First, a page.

The government launched Friday a free smartphone application that alerts users when they may have been in close proximity to someone infected with the coronavirus.
While the app (for IOS devices, for Android devices) potentially raises privacy concerns, the government says it was designed with privacy in mind and that personally identifiable data are not collected from users.
“It does not collect personal data at all. People can use it without worry,” Prime Minister Shinzo Abe said at a news conference Thursday, encouraging people to download the app to help stem the spread of COVID-19.
When individuals who are using the app come into contact with one another at a distance of a meter or less for 15 minutes or more, their smartphones automatically record the event in an encrypted state using Bluetooth wireless technology.
The record will remain in their devices for up to 14 days before it is automatically removed.
If a user tests positive and registers that in the app, other users who come into close proximity to the individual will receive an alert from the app.
Registering a positive test result only requires that the patient use the “processing number” assigned by health authorities, rather than names, phone numbers and other personal information.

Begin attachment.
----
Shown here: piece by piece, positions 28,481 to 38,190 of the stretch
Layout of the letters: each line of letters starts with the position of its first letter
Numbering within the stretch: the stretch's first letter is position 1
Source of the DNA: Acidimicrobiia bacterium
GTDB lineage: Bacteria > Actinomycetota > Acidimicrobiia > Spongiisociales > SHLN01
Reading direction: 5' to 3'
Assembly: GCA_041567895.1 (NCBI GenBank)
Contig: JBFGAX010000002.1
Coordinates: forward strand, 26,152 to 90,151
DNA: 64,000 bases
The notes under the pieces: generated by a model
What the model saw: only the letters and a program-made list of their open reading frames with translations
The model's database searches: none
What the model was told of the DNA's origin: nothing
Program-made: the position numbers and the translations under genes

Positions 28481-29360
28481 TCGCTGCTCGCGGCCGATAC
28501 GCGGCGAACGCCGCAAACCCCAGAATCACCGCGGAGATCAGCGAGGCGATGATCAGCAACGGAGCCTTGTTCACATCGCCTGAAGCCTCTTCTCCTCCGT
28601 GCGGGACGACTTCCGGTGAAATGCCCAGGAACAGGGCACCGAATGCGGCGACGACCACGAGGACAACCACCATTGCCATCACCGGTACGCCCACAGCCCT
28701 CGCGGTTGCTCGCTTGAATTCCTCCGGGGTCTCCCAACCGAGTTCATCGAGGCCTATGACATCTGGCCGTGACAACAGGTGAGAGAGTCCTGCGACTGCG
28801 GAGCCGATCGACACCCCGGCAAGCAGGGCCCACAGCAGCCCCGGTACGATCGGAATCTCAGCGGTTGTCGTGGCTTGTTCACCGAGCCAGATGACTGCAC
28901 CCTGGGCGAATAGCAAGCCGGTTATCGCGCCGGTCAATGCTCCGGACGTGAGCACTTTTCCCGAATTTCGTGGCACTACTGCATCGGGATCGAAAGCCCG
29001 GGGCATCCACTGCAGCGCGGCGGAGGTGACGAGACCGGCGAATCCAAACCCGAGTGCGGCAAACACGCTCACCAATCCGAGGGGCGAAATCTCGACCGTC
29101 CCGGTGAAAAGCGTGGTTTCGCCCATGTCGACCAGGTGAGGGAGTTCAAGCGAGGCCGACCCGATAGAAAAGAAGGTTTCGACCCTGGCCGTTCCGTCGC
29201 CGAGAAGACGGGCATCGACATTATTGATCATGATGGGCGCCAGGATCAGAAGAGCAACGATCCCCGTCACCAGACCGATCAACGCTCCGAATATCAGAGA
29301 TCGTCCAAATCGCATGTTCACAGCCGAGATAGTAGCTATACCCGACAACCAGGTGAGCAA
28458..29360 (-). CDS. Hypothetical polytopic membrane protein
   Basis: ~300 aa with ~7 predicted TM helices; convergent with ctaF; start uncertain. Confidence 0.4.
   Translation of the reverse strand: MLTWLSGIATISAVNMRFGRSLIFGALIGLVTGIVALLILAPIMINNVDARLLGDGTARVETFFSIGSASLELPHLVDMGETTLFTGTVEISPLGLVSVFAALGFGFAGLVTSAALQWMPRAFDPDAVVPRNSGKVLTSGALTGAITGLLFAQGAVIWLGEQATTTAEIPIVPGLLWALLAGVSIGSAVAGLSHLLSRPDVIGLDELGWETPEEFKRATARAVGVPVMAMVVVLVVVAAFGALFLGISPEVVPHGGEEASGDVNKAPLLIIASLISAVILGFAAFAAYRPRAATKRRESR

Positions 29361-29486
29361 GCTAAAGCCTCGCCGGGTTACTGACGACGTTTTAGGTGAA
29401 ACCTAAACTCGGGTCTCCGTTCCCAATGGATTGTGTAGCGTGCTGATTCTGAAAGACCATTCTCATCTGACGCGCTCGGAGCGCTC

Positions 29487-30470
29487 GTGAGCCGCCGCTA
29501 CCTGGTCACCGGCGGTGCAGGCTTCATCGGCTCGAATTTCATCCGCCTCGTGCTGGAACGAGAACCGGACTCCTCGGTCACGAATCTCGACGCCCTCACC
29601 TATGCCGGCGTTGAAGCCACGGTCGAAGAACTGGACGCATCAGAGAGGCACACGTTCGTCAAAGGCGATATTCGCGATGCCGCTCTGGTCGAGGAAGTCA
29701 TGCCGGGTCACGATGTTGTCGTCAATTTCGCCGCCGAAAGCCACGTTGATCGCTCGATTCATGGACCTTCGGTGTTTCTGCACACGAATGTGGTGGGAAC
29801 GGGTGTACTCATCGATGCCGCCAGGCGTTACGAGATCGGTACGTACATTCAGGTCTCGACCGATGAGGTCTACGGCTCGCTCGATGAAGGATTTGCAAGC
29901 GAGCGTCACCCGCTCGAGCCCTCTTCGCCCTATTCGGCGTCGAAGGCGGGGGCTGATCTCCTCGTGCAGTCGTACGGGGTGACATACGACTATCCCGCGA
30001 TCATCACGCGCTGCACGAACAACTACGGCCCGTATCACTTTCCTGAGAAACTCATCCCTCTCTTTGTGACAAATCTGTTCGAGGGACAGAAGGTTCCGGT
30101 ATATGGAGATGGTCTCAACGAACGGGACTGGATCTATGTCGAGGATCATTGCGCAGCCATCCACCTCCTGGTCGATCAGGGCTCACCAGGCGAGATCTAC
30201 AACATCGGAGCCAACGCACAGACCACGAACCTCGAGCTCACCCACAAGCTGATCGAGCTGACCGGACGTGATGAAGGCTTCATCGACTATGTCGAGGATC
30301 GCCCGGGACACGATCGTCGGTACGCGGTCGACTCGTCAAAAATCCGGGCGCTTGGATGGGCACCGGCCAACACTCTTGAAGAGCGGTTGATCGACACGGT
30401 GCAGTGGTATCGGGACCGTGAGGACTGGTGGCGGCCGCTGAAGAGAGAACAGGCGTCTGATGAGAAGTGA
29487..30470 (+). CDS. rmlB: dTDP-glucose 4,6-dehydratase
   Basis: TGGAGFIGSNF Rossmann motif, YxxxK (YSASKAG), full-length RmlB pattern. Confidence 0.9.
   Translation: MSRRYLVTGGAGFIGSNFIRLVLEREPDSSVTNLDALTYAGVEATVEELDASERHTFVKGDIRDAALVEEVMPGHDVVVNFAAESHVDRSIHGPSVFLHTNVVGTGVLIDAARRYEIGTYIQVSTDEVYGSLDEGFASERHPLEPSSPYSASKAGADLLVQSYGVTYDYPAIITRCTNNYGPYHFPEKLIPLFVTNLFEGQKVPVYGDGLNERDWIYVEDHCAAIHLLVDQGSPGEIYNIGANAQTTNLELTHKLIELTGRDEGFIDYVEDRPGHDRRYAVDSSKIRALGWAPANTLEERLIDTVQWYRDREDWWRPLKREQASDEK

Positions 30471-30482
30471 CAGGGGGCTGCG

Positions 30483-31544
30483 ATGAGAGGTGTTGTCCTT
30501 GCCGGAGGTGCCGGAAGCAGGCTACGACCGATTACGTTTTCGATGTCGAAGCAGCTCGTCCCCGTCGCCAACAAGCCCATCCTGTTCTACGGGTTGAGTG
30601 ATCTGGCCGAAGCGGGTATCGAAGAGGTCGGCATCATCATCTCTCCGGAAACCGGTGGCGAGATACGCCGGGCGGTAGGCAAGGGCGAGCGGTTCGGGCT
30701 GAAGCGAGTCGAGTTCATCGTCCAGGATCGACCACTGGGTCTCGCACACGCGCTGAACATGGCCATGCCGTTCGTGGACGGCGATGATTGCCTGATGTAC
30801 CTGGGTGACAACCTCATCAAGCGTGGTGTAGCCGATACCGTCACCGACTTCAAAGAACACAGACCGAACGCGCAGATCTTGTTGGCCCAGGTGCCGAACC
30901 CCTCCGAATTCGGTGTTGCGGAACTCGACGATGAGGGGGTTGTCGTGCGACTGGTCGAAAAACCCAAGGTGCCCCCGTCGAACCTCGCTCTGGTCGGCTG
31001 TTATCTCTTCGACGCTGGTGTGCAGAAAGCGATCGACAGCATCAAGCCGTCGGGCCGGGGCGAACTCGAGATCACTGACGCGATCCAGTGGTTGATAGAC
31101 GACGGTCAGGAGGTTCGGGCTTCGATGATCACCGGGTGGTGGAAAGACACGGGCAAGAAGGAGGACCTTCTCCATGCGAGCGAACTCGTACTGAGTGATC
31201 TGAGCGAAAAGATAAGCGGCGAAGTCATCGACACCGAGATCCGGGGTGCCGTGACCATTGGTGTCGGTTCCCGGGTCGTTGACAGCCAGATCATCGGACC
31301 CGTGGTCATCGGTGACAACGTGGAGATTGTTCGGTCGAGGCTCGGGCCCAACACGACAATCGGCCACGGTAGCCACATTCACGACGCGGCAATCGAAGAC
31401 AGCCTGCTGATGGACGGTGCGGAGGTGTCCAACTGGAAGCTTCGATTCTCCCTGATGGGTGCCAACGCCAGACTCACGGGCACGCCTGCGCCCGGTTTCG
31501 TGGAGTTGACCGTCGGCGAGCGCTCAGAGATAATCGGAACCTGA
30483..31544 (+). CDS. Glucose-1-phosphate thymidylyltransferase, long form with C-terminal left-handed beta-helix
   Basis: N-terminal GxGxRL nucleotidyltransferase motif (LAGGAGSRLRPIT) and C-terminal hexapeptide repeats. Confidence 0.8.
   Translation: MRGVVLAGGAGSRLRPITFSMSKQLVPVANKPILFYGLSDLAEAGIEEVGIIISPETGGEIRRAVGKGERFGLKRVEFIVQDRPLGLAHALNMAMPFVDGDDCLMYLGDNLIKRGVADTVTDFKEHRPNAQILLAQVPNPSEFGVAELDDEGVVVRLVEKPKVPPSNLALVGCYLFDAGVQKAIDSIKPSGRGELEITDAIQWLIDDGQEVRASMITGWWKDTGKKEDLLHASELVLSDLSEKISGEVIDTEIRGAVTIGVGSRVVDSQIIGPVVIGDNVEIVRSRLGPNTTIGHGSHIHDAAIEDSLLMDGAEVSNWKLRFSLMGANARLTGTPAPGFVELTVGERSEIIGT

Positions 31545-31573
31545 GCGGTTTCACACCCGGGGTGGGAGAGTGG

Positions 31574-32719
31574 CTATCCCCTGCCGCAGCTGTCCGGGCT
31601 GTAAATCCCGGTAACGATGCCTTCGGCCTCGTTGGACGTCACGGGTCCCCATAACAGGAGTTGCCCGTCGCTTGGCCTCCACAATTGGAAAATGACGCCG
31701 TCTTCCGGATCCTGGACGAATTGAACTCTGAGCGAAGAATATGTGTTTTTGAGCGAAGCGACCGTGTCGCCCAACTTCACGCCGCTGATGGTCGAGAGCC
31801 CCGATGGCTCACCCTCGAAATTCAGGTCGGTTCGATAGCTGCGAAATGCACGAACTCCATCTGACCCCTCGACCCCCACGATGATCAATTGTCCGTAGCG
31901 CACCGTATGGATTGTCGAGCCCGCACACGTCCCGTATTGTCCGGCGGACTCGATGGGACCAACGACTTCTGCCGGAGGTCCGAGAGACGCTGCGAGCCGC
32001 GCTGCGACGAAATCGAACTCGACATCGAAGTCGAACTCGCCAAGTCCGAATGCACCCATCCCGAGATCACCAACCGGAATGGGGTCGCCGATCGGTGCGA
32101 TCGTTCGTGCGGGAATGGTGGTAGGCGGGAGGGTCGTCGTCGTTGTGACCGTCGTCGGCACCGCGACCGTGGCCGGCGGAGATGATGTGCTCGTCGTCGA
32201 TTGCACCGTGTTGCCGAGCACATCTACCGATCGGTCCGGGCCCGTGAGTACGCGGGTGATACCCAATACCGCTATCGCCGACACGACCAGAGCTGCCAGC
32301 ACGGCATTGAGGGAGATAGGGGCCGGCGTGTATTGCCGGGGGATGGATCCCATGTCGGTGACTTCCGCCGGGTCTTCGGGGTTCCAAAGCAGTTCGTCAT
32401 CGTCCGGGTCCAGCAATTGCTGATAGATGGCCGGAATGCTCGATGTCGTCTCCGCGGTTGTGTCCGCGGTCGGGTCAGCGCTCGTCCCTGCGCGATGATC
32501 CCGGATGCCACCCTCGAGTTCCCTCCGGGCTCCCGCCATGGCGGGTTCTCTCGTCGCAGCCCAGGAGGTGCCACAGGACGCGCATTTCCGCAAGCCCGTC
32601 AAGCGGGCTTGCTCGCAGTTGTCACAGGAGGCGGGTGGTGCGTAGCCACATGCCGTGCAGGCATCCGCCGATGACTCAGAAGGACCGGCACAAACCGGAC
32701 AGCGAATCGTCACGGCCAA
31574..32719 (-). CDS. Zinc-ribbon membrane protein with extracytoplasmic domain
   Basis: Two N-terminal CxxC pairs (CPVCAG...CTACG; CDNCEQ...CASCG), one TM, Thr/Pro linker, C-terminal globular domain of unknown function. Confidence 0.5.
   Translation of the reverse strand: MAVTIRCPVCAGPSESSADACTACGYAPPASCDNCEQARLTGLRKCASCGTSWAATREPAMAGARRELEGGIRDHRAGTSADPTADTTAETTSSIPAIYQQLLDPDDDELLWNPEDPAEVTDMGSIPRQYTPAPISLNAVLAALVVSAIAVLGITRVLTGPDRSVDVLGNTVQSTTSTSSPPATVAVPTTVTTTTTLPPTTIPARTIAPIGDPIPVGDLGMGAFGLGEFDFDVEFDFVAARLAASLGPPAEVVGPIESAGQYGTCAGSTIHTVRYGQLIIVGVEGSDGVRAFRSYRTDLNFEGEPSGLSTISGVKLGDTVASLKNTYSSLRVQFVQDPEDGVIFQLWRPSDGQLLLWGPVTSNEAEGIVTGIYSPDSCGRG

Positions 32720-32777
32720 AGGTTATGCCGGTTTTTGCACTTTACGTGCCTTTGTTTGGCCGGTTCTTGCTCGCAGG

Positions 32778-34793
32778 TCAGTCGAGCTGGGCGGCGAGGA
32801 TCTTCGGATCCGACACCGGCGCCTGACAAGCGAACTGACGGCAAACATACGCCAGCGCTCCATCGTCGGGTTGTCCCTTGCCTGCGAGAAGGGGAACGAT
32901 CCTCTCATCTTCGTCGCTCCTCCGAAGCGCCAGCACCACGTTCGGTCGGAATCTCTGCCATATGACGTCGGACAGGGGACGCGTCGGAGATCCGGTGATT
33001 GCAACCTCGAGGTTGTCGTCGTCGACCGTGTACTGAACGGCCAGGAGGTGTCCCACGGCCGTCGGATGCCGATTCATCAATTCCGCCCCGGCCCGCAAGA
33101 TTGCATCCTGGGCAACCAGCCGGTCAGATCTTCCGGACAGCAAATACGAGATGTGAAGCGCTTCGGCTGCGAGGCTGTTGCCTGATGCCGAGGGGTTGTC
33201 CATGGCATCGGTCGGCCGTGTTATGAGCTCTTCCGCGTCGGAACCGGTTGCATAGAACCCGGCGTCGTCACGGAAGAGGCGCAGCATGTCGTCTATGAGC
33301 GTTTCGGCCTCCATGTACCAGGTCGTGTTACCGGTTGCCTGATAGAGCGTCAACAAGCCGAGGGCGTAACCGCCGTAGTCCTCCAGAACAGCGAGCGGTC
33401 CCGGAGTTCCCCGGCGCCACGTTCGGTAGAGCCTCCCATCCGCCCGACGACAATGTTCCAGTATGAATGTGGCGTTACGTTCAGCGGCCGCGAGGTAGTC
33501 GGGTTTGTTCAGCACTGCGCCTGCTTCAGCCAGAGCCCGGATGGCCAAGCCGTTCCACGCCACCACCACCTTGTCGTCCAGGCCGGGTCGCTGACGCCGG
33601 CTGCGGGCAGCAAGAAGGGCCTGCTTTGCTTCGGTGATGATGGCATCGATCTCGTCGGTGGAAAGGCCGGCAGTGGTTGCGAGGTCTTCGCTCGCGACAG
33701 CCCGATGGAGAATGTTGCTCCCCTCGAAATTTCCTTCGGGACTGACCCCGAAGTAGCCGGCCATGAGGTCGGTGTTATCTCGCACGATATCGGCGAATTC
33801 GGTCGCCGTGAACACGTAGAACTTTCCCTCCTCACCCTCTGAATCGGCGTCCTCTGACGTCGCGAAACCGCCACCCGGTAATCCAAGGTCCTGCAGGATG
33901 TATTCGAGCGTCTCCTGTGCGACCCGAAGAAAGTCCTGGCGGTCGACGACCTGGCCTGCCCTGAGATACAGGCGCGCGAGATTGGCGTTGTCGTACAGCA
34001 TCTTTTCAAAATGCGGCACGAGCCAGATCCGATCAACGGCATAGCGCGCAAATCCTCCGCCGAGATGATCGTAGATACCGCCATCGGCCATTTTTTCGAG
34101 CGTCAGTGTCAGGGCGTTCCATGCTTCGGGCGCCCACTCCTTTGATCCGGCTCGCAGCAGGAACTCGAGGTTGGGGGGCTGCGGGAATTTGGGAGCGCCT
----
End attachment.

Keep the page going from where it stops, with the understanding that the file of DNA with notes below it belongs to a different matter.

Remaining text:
Information on time and place of contact, as well as patients’ identities, cannot be known by the government and other app users, according to the Health, Labor and Welfare Ministry, which is operating the program.
The tool is expected to improve the current tracing system, which is based on interviews with infected people conducted by officials from public health centers.
Meanwhile, technology experts say the app needs to be widely used to be truly effective as it requires the accumulation of a certain amount of contact data.
But many countries that have introduced similar tracking apps are struggling to convince citizens to sign up for the service due to privacy concerns.
In Singapore, the number of app users stood at around 1.8 million, about 25 percent of its population, still short of the minimum of 75 percent needed for the app to work well, The Straits Times daily reported earlier this month.
In France, 55 percent of people surveyed said they would not use a contact-tracing app, the national daily Le Figaro reported last month.
According to foreign research, at least 60 percent of a nation’s populace should be using such an app for it to be effective.
The health ministry has emphasized it does not use the app to collect personal data, such as name, date of birth, gender, address, phone number, email address or location information.
But some people have voiced concern about the possibility of being monitored.
“I don’t want to use it as it seems like my actions would be under surveillance,” a Tokyo woman in her 30s said.
Experts on data usage and privacy have said that for the app to be commonly used, a system involving third-party monitoring is necessary to ensure data will not be used for other purposes.
In a time of both misinformation and too much information, quality journalism is more crucial than ever.
By subscribing, you can help us get the story right.